The mayor of London, facing tough questions in recent days regarding the rising knife crime plaguing his city - and the rest of the United Kingdom - showed his exasperation Thursday when he appeared to roll his eyes during an interview.
Sadiq Khan, who has faced recent that his team has not done enough to battle the rising epidemic in his city, continued to place blame on “massive cuts” from the central government on youth social services and law enforcement during an interview with Sky News.
“The investment we are putting in doesn't fill the massive hole left by the Government,” Khan said.
See exchange below at minute 7:25
Sky News reporter Sarah-Jane Mae interrupted, saying: “You keep shifting it onto central government.”
The mayor, however, appeared to roll his eyes in frustration before the reporter asked why he wasn’t “taking personal responsibility” for the issue.
“While you are explaining, knife crime is going up. People are dying,” Mae asked.
Khan pointed out that others in Oxford and Manchester had also died this week but the reporter responded with: "You are Mayor of London, I want to talk about what's happening in London and what powers you have to do something."
The mayor said about 80 percent of the funding for the Metropolitan Police, which polices the capital, comes from the central government, while the rest is funded from the city of London. He claimed he had done “as much as I am allowed to under the law” by setting up a $59 million youth fund and raising city council taxes.
Khan’s actions during the interview sparked some anger among viewers on Twitter, with one user accusing him of being “out of his depth.”
The Greater London Authority Conservatives, which tweeted a link to the exchange, said: “The Mayor needs to take personal responsibility.”
After falling for a decade, knife crime is on the rise in Britain. There were 285 knife homicides in England and Wales from April 1, 2017 to March 31, 2018, the highest number since comparable records began in 1946.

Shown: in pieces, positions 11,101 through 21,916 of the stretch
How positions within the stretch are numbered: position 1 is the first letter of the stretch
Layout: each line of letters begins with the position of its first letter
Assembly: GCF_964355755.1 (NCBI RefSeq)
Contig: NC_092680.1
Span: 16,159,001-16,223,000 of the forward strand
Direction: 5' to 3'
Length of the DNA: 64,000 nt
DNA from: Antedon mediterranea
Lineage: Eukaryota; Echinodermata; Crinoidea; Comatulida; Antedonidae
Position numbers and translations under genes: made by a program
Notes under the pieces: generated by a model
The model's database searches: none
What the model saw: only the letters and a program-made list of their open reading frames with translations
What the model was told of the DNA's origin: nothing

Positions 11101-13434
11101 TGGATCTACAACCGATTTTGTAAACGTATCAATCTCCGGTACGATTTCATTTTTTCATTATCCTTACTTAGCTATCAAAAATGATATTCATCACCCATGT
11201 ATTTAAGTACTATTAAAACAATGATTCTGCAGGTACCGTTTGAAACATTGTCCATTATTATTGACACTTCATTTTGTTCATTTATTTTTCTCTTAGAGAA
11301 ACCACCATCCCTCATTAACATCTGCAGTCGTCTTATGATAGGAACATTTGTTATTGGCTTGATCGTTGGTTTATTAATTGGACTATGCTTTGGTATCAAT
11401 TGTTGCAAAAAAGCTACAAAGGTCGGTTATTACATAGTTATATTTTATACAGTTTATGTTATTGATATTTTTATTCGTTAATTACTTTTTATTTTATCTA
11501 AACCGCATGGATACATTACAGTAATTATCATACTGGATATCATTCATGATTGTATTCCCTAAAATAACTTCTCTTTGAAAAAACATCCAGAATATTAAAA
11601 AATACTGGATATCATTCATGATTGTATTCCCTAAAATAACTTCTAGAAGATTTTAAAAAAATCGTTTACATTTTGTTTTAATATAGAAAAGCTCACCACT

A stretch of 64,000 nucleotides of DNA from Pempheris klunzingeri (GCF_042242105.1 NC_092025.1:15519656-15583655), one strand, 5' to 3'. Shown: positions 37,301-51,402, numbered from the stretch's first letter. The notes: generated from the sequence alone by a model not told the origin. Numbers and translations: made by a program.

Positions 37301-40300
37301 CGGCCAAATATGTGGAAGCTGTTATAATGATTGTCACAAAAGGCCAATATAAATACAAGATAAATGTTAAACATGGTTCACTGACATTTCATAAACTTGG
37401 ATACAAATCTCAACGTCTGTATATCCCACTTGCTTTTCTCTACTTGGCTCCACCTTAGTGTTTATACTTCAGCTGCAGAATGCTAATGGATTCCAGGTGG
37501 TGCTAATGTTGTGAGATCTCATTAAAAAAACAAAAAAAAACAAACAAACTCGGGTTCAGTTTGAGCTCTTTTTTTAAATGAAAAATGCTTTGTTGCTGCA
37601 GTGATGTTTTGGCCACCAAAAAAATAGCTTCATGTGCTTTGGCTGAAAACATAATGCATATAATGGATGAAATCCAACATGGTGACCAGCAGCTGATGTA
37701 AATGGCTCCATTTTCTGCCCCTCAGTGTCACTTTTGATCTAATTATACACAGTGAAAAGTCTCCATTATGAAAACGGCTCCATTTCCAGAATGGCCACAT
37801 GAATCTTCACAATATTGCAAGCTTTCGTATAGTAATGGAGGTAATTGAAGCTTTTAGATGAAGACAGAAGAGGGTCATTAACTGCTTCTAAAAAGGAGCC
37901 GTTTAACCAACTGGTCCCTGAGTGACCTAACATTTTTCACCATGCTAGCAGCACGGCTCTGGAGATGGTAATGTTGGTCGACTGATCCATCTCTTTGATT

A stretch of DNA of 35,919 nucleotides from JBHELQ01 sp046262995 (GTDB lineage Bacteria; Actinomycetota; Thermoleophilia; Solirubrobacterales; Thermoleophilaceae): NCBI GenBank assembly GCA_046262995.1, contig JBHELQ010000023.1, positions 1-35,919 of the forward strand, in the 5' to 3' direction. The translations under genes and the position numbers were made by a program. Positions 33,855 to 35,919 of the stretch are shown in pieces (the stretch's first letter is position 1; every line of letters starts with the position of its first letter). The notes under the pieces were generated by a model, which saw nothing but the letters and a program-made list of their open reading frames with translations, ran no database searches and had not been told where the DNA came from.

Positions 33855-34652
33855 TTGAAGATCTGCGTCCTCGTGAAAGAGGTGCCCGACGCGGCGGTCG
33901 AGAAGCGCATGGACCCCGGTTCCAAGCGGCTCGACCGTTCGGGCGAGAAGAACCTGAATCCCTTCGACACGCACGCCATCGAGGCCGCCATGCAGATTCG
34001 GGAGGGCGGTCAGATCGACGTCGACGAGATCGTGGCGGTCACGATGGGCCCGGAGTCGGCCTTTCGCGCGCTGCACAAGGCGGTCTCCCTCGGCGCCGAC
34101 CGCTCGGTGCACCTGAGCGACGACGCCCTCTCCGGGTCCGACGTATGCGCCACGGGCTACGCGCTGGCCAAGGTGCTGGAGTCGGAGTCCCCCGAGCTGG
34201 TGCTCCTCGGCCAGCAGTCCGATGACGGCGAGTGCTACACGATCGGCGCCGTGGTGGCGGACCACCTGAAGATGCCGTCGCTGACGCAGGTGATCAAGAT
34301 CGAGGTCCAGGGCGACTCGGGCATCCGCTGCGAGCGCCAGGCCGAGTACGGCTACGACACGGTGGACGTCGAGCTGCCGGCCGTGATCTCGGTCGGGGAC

The number of people admitted to hospitals with blade injuries rose 8 percent from the year before.
At least 35 people have been deliberately stabbed to death since the start of 2019 - with four fatal stabbings over the past six days, Sky News reported.
Knives are the most common weapon used in slayings in the U.K., where guns are tightly restricted. About 40 percent of murder victims were stabbed to death last year, while only 4 percent were shot.
Both the causes of the crime wave and its solutions are hotly disputed.
The government denies austerity is to blame. Prime Minister Theresa May insisted on Monday there was “no direct correlation between certain crimes and police numbers.”
She was contradicted by Britain's most senior police officer, who said "of course there is" a link between crime levels and police numbers.
"In the last few years police officer numbers have gone down a lot, there's been a lot of other cuts in public services, there has been more demand for policing and therefore there must be something," Metropolitan Police chief Cressida Dick told radio station LBC.
Former London Mayor Boris Johnson has called for "stop and search" to be re-implemented across the country, saying it is "necessary to bring down knife crime."
"We need to be tough. We need to back our police," he tweeted Wednesday. "We need to change the odds in the minds of the kids who carry knives. And we can. We've done it before."
Experts say rising crime can't be blamed solely on government cuts. Police and community workers say the surge in violence is partly driven by battles over control of the illegal drug trade. Social media plays a role in escalating disputes from online threats into real-life violence.
In London, authorities recently set up a Violence Reduction Unit, which treats violence as a public health issue, rather than simply as a law-and-order problem. It brings together police, health workers, probation staff and community groups, seeking to identify potential perpetrators and victims and tried to steer them away from crime.
London's approach is modeled on a program introduced in the early 2000s in Glasgow, Scotland, which managed to reduce murders in the city by almost half.
Some in Britain are calling for longer sentences for knife crimes, which have already been toughened in recent years. Merely carrying a bladed weapon can bring a four-year prison sentence.
In 2016, Khan said he believed the threat of terror attacks are "part and parcel of living in a big city". He has also clashed repeatedly with President Trump over the London mayor's response to the London Bridge attack in 2017.
The Associated Press contributed to this report.